A couple of years ago I walked over to the Lynn Museum's yard sale. I love yard sales but rarely get to go because I work on Saturdays here at the gallery. I was super excited to be able to take a lunch break, walk out of the back of the building, and hit the Museum's yard sale in it's beautiful courtyard. I was more excited when I found a laundry basket full of old shoe molds for not a lot of money. I asked twice if they were sure they wanted to let it go at such a low price.
Being from The LandofNotLynn, I expected that these old shoe forms were as precious to Lynners as say, a piece of old whaling memorabilia would be to a LandOfNotLynner. Turns out, there isn't a lot of public interest in turning Lynn into a save-the-shoes town like LandOfNotLynn. There also aren't a lot of really loud, vocal, motivated parties interested in saving the old ten-footers like there is to save the cobblestone streets or other pieces or periodic charm of LandOfNotLynn.
Lynn, as it seems, has always been fed by industry. For the large part, in my opinion, Lynn's greatest asset (seconded by it's amazing wealth of natural resources) is its wealth of hard working people. Lynn really wasn't built by a certain industry as much as industry was able to be built because of Lynn's people.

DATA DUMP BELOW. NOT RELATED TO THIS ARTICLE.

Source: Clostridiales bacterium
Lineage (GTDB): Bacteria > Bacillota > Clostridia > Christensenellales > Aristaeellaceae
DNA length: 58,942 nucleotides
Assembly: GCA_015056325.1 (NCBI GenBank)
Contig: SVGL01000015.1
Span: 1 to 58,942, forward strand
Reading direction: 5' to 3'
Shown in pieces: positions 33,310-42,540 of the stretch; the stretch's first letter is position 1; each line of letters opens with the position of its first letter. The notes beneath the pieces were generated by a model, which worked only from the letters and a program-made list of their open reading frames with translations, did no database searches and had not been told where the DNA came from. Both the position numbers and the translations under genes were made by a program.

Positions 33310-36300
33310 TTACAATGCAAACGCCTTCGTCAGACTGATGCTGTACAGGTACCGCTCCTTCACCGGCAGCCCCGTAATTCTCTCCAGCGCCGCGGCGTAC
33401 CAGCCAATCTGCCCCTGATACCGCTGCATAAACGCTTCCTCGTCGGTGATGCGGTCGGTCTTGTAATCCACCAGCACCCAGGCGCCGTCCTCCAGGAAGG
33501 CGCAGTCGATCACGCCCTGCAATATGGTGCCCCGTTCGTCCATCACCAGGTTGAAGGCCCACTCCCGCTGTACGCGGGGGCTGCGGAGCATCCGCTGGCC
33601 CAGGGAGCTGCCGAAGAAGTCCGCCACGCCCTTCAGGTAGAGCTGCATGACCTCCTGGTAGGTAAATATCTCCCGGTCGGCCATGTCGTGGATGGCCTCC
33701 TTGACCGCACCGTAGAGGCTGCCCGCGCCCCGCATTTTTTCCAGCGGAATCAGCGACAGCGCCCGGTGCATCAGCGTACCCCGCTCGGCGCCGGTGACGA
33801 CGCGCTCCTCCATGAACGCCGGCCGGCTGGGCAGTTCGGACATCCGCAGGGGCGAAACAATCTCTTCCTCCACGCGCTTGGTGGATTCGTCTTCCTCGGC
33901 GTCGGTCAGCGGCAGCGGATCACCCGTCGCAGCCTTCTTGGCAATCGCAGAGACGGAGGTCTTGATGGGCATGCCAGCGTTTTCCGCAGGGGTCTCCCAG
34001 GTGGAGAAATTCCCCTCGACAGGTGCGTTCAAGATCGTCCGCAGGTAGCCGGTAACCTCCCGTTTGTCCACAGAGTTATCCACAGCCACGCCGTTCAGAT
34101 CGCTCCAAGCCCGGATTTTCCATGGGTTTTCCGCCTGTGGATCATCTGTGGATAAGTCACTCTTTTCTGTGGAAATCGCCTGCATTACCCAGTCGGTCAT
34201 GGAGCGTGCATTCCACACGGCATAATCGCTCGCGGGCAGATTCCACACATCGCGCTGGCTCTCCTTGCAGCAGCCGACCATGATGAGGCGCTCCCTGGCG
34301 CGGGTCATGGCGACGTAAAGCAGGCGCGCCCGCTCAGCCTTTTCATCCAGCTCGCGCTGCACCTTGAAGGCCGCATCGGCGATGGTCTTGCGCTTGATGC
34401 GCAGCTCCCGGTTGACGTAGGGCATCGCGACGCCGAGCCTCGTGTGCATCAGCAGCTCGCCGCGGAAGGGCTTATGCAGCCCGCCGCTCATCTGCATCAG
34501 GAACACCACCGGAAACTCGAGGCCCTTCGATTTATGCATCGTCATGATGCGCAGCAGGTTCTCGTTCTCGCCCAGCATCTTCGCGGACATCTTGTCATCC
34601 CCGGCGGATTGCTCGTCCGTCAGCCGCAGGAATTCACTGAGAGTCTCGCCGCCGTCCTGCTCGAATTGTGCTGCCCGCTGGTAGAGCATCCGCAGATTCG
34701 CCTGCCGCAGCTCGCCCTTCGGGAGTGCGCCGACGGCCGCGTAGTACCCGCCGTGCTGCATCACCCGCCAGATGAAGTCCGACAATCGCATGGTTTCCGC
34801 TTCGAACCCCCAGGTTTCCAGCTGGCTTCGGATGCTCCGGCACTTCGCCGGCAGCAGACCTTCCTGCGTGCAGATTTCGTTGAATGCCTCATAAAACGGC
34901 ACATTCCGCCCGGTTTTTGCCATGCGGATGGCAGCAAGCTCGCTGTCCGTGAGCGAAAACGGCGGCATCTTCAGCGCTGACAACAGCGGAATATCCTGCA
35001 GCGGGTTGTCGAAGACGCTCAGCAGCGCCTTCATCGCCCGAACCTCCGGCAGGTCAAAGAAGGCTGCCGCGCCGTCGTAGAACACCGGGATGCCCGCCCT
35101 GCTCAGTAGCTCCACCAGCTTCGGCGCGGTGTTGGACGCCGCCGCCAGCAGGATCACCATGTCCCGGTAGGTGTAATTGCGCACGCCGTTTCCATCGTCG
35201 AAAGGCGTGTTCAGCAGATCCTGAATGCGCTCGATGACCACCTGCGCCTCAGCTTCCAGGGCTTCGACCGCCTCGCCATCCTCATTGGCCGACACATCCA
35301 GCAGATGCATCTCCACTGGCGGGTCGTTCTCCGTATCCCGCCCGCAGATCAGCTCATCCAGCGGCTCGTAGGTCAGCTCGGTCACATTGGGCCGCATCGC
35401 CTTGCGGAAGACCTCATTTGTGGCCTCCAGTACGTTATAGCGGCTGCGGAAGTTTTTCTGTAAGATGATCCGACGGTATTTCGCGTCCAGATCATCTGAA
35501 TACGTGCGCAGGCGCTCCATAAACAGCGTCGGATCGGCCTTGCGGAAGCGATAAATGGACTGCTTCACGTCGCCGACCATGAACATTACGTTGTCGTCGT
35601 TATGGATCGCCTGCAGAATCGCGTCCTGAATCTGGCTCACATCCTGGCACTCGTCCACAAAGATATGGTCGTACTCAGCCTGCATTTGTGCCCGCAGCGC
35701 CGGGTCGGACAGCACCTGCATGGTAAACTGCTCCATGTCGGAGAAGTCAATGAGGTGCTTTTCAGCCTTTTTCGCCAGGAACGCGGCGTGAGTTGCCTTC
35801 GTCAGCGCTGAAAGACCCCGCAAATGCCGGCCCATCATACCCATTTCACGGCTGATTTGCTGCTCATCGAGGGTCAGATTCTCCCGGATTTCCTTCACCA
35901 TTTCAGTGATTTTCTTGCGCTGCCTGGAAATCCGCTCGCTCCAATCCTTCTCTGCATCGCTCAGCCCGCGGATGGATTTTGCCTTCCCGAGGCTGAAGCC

And no one industry has influenced Lynn as much as industry itself, when looking at the city's start to now.
The shoe industry, however, was a biggie. And being an artist, is also the most interesting to me. I love looking at the exhibitions at the museum and seeing the old shoe designs, the Lynn Beach Painter's work, all from that period in time when Lynn was a trendsetter in foot fashion. I am a sucker for early American cottage industry type things, and the ten footers and shoe forms are right up my alley.
I thought I would make something of those shoes some day, something new, and then AAH came along. I passed the shoes out to some artists whom I both admire, have worked with in the past, and trust will redfine those forms and show the city that we are still trendsetters here in Lynn.
The hardworking people of Lynn are no longer defined by one industry, or culture of tradesmanship. While many families have been here for generations, there are influxes of new people, as there always have been, and some of us are dedicated to the creative industries. We aren't all farmers like my ancestors were when they landed in Lynn in the 1600's for a brief spell, but we're working the land here, gathering up steam for new cottage industries to take foot in the downtown.
I hear so often, "When I was a kid, it was so nice down there." Well, come back and make it nice again. Shop local, dare to help make your back yard a wholesome, safe, bustling place so your children can grow up and say with pride, "Look what we built," instead of recounting what was destroyed. That's the true Lynn spirit, isn't it?
(Note: The shoe mold sculptural pieces will be available through silent auction at the upcoming Arts After Hours event on October 21st, which will be held at The Lynn Museum. This post will be followed up in a few days with photos and artists'info.)